It’s been a long season, but I think it’s been a vast improvement from last year. There are obviously some major issues, but the team itself is in the first year of it’s second rebuild. A new GM, a new coach and new tactics have to be given some time to see progress. MacTavish has made a ton of moves since coming in and appears to be active in acquiring much needed help. And before critiquing MacTavish, consider the absolute mess that Tambellini left behind.

Heavy Teams

Anytime the Oilers play the likes of St. Louis, Los Angeles or Boston, the discussion of “heavy teams” pops up. It’s a common misconception that size alone can boost a team’s success. The only time size plays an actual role in game outcomes is when it’s used effectively to protect the puck. Possession is critical for success, and size CAN play a factor. But all too often, we see average sized players protect the puck well. Players from a very young age are taught proper skating and body positioning to protect the puck and regain possession. So why size is always trumpeted as the key to success doesn’t make sense to me.

Yakupov Struggling

It’s tough watching the young Russian spend more time on the bench, and recently the pressbox. The guy has a lot of offensive talent, but unfortunately his defensive game is still a  work in progress. Why teams think they can develop guy in the major leagues is beyond me. Eighteen year olds, unless they have some exceptional talent like Ovechkin and Crosby, should spend at least 50 games in the minor leagues before making the jump. A well developed minor league system can develop a player properly and give them time to adjust to the pace of the NHL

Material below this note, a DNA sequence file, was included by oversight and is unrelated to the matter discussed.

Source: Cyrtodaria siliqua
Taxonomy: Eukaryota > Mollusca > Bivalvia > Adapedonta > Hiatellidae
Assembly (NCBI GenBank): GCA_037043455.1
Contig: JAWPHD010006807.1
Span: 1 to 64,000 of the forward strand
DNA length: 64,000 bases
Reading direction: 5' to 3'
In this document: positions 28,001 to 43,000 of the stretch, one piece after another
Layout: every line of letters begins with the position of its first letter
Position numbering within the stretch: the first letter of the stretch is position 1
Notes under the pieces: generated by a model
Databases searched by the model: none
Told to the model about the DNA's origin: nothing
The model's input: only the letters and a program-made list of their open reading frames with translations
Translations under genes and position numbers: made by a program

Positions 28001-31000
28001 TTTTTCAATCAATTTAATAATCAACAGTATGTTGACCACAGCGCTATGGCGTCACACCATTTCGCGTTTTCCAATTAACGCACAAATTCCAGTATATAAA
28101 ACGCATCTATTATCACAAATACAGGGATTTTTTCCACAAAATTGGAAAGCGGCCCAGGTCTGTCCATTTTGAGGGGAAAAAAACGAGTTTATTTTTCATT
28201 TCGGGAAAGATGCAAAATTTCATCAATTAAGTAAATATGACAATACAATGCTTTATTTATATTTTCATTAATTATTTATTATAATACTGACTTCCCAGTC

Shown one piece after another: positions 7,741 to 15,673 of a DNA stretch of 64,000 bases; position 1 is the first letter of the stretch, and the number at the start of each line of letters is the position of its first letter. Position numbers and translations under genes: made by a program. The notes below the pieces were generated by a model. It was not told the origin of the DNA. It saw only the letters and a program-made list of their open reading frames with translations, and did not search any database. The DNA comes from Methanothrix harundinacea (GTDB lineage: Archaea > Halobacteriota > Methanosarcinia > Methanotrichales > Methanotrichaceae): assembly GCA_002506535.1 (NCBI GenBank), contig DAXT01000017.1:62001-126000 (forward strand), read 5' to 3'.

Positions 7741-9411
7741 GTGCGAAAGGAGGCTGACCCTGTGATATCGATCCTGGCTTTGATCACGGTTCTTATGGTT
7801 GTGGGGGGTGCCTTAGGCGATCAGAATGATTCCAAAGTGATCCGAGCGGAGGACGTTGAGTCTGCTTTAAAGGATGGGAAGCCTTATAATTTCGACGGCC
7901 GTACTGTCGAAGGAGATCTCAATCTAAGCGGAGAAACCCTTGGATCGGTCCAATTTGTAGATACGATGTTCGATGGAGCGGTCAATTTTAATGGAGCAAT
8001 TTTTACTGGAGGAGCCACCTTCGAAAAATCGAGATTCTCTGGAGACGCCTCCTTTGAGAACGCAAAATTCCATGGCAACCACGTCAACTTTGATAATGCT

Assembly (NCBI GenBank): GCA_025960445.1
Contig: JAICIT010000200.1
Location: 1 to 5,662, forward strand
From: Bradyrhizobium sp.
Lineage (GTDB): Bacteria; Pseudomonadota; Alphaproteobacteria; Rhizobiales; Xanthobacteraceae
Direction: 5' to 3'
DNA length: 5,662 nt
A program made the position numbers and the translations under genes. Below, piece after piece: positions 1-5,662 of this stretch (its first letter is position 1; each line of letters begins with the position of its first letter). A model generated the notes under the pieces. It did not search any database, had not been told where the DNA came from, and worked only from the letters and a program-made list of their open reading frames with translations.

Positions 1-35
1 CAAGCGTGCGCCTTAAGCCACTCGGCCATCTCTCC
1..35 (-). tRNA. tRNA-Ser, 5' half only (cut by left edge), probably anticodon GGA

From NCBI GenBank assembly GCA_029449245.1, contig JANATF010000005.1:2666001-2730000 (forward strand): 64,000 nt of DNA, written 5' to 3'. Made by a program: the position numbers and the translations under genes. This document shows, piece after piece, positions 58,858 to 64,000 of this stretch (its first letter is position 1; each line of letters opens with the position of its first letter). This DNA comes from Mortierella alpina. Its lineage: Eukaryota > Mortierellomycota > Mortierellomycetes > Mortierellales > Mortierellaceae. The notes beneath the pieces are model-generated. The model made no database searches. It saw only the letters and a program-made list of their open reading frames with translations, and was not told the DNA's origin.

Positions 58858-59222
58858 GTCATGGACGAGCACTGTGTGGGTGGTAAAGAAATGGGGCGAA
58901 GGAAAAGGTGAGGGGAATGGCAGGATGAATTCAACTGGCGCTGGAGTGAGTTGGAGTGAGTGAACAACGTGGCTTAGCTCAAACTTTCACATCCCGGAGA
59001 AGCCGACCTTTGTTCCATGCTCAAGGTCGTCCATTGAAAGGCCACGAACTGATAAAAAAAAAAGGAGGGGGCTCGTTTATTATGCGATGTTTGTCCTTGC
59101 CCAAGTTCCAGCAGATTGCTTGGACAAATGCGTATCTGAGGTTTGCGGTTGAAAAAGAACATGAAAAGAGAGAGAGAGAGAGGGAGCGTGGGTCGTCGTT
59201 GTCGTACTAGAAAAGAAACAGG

As for Yak, it would be easy to suggest that he be sent to the minors. But at this point, considering he had some success last season, it would be beneficial to give him real NHL linemates that can cover for him defensively, rather than pairing him with enforcers.

Omark vs Schremp

I took some heat last week for suggesting that Omark should not be compared to former Oiler Rob Schremp. I just don’t recall Schremp being anything more than a one-dimensional player, whereas Omark has received significant praise for his all-round game.

          Wasting Linus Omark – The Copper and Blue

Schremp’s advanced stats aren’t available, so judging by his boxcar stats alone, nothing stands out. Schremp also had a lot of negative reviews from scouts even before joining the Oilers and has since been a marginal hockey player.

          AHL Prospect Rankings: #8 Rob Schremp – OilersNation

International Hockey

I’m not a follower of junior hockey, but I do keep tabs on which European teams are making progress. It’s a good sign when more countries are improving year to year, as I think the game overall needs to evolve. Hockey will always be limited to a small number of countries, but the more nations involved, the more ideas and tactics can be introduced.

Recommended Links